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Shadow to make a comeback

SHADOW - an American racing team which was involved in Formula 1 racing throughout the 1970s - is planning to return to racing - aiming to win the Le Mans 24 Hours.

Team boss Don Nichols announced in Lourdes, France, last week that he will have a Shadow team at Le Mans this year with lead driver Jean-Pierre Jarier - who was a Shadow driver in the late 1970s.

Now 72, Nichols was - quite literally - a shadowy figure in the motor racing world. A US military intelligence officer in Tokyo in the 1960s - at the height of the Vietnam War - Nichols chose a cloaked spy as his team emblem. Nichols's involvement in racing began in Japan where he sold Goodyear and Firestone tires to the local racers and played a part in the establishment of Fuji International Speedway in 1965.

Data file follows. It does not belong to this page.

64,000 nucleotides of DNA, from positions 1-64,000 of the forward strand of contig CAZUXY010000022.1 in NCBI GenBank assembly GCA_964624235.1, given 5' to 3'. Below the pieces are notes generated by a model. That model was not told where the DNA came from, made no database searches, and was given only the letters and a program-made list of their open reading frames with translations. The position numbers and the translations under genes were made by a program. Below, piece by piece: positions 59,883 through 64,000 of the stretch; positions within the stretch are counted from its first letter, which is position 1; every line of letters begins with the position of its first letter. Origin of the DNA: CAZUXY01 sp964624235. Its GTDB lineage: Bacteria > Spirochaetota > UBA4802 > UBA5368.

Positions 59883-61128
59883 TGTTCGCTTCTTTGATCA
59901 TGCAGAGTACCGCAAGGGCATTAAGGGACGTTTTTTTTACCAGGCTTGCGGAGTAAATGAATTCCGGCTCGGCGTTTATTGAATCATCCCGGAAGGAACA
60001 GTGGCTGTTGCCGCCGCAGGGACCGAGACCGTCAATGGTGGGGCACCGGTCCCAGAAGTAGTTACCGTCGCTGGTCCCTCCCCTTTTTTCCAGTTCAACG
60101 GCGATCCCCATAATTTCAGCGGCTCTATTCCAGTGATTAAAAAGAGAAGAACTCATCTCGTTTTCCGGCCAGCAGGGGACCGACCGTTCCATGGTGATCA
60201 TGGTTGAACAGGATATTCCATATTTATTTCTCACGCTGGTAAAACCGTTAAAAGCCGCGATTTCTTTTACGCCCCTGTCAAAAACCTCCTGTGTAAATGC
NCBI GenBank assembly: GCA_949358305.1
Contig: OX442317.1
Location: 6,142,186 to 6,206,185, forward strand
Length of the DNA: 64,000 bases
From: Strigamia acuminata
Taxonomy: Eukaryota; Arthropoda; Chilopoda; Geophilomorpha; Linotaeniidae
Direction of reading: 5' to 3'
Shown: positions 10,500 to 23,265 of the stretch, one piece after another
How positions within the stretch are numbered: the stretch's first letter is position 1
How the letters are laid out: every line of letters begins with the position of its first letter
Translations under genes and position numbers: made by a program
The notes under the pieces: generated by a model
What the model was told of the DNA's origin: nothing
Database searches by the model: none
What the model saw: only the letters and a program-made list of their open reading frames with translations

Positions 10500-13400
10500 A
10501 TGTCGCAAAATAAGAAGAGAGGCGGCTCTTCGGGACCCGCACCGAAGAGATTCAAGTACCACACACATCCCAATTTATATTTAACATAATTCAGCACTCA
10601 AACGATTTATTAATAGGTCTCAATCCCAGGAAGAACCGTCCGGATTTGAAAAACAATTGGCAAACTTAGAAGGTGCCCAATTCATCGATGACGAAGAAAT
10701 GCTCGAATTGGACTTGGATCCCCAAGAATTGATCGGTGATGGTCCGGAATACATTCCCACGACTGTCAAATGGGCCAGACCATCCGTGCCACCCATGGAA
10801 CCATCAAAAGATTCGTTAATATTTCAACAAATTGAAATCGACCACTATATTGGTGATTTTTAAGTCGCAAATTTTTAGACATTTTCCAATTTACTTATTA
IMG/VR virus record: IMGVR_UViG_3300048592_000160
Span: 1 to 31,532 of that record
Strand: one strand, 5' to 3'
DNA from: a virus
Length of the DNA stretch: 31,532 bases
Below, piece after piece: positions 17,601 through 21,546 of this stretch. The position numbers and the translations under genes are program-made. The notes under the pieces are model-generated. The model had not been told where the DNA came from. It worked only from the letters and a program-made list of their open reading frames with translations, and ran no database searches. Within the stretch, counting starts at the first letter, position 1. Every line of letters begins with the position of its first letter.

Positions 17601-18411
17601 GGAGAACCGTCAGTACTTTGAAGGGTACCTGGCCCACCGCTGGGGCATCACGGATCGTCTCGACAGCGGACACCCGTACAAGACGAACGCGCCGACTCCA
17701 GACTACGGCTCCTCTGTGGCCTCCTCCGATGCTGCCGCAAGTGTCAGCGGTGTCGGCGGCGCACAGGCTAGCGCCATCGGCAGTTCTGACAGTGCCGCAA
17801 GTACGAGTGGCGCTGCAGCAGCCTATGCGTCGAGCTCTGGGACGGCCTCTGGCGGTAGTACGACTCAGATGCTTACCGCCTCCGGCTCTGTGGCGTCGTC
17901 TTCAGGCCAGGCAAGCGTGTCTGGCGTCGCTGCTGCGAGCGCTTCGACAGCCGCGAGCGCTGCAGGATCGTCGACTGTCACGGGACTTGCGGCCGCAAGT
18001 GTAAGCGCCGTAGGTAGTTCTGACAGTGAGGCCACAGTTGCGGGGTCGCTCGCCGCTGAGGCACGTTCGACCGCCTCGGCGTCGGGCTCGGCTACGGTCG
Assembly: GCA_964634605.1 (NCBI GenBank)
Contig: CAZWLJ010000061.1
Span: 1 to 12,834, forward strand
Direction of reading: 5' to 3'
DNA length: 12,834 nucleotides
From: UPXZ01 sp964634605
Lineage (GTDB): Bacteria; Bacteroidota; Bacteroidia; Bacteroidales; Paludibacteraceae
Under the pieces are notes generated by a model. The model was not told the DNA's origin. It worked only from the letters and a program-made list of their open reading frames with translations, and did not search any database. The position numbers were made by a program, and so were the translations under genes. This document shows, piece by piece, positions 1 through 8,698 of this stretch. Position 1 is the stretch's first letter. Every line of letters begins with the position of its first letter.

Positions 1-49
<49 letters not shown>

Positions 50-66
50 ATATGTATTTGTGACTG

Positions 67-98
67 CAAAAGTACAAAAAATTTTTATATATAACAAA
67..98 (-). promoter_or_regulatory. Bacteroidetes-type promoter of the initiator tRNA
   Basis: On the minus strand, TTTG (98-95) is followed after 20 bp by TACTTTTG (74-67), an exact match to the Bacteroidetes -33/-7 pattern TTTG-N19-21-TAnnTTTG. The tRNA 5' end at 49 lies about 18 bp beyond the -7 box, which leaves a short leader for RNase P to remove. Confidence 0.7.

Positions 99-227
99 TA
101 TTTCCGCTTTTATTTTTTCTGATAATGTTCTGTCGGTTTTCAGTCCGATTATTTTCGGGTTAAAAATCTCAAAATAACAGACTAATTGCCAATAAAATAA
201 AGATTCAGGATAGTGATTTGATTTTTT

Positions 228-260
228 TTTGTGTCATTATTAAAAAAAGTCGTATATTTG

Three years later, Nichols returned to the United States, established a company called Advanced Vehicle Systems, and built an exotic CanAm car for the 1970 season. Two years later George Follmer won the CanAm title for Shadow and in 1973, having set up a team base in Britain, Shadow entered F1 with Jackie Oliver and George Follmer - and backing from Universal Oil Products.

UOP pulled out at the end of 1975, but the team found new backing for 1976 and 1977, and Alan Jones won the Austrian Grand Prix that year. At the end of 1977, however, most of the team management walked out to form Arrows, and Shadow went into decline. Nichols sold his shares to Teddy Yip in 1980 and the team became Theodore.

Sixteen years later, Nichols has formed a new alliance with Frenchman Norbert Santos, who designs and builds the Norma sportscars, which appeared at Le Mans in 1990 and 1995, but without success. Nichols says that the team will use factory-built Porsche engines and that the chassis will be designed by ex-Shadow designer Tony Southgate.

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